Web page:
Is COGIC justice blind or biased? Many a member has found out (unfortunately too late) that seeking justice within the framework of the nation’s largest pentecostal denomination is not unlike being a blind man in a maze.
The Church of God in Christ apparently has it down on paper —and it looks good— but the denomination’s leaders often fail to follow what they claim are church law and procedures. Following articles by GCM Watch exposing numerous incidences of sexual abuse crimes committed by its clergy, COGIC posted a quartet of anonymously assembled articles on sexual abuse filed under its Office of Legal Counsel. The articles appear to be little more than that of the cut and paste sort, citing information from other sources, but nothing originally from the church itself. Response to the articles has been mixed. Despite the articles, a glaring question remains: has COGIC consistently practiced reporting sexual abusers as the law requires? GCM Watch will review each article in our next report.
And despite the lukewarm web response from the church, mounting sexual abuse and sexual misconduct cases among its clergy continue to attract closer scrutiny of COGIC’s internal system of justice.
According to a May 2007 press statement issued by Presiding Bishop Blake, COGIC operates from a position of zero response.
“The Church of God in Christ does not condone any inappropriate behavior from any of its representatives, and does not comment on pending litigation against the Church or its representatives until a case has been brought to trial and an official ruling has been made. Until then, Pastor Sherman Allen has been suspended from all national and local pastoral roles and activities within the Church of God in Christ. This is Church policy and we will honor this policy for the case against Allen.”
In other words, if your son, daughter or wife is treated inappropriately victimized by a COGIC clergy although they don’t condone the actions, you probably won’t hear anything from them until its forced out in a court of law. Now, some lawsuits, particularly that against the former Vice President of COGIC Evangelism, Rev. Sherman Allen, are trying even that position.
Several individuals and a justice board form the nucleus of COGIC’s justice system. Described as a cross pollinated congregational-presbyter style federation with top heavy authority, COGIC has typically fortified its internal will with silence, delay, strong-arming and legal manipulations. In fact, navigating a complaint through a system reportedly full of loopholes benefiting offenders may be a daunting task few, if any, will see the end of. In a Kansas case, it took five years from the time the church filed its first complaint to the final judgment rendered by the judicial board. Much of the delay was attributed to various church leaders never responding to complaints.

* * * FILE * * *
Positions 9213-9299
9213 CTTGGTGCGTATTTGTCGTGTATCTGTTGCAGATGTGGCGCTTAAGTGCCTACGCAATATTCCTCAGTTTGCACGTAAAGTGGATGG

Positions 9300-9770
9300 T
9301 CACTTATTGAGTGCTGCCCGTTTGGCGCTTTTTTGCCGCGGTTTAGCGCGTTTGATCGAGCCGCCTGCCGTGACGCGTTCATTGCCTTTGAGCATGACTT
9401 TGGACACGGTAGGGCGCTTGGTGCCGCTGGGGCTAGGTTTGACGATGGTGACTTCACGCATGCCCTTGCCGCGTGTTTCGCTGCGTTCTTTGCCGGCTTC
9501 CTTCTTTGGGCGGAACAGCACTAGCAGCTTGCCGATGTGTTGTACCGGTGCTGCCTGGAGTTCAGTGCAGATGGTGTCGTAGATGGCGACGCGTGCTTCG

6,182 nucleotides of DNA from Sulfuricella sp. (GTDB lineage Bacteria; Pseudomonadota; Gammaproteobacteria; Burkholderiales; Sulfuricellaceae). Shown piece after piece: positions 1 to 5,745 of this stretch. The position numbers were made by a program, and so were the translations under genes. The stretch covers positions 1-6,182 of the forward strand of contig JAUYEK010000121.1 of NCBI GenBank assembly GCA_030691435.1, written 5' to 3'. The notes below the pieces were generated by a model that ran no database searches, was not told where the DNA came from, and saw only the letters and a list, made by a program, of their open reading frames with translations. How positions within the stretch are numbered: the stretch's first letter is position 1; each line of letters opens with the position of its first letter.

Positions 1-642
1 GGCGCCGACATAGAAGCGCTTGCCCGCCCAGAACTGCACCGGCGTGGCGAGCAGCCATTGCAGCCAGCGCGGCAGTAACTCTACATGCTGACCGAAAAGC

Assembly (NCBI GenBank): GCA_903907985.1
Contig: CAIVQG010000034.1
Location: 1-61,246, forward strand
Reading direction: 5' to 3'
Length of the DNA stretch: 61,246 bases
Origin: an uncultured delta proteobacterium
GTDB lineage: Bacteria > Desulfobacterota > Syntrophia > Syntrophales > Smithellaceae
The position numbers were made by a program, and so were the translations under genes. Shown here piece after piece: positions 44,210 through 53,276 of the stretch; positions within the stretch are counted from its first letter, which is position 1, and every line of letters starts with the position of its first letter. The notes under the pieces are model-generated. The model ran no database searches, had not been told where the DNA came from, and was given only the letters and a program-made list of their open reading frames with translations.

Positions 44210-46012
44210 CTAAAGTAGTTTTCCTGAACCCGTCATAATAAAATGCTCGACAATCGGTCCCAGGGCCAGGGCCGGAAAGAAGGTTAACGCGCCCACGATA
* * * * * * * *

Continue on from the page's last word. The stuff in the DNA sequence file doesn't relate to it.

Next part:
Does COGIC need a “special investigator”?
Although there was no external formal or public announcement we could find, Bishop Blake created a new Investigative Service Department for COGIC. Think church CIA. The man placed in charge of the job is Elder Gerald Harris of Gilroy, CA who doubles as the “National Church Chief of Security” since 2001. According to Harris’ website he is also an advisor for the United States Department of Justice.
Since there was no announcement nor information released publicly about what the newly created Investigative Service Department does or does not do, COGIC members can only speculate as to whether the new department includes elements of secrecy. Shouldn’t members know if they could possibly be under investigation?
Here come da judges: COGIC’s “Supreme Court”
COGIC’s website says its highest judicial body is modeled after the balance of power in the US government. The court’s mission, it says, is to review and render final decisions on cases referred from lower tribunals of the church.
As the final authority of questions of ecclesiastical constitutional doctrine, it maintains balance between the Legislative (General Assembly) and Executive Branch (General Board). The Judiciary Board is also the final appellate forum of the COGIC for disputes, except in cases that have been appealed to the Presiding Prelate for executive clemency (i.e. Pastoral and Bishops removals and Church disorganization).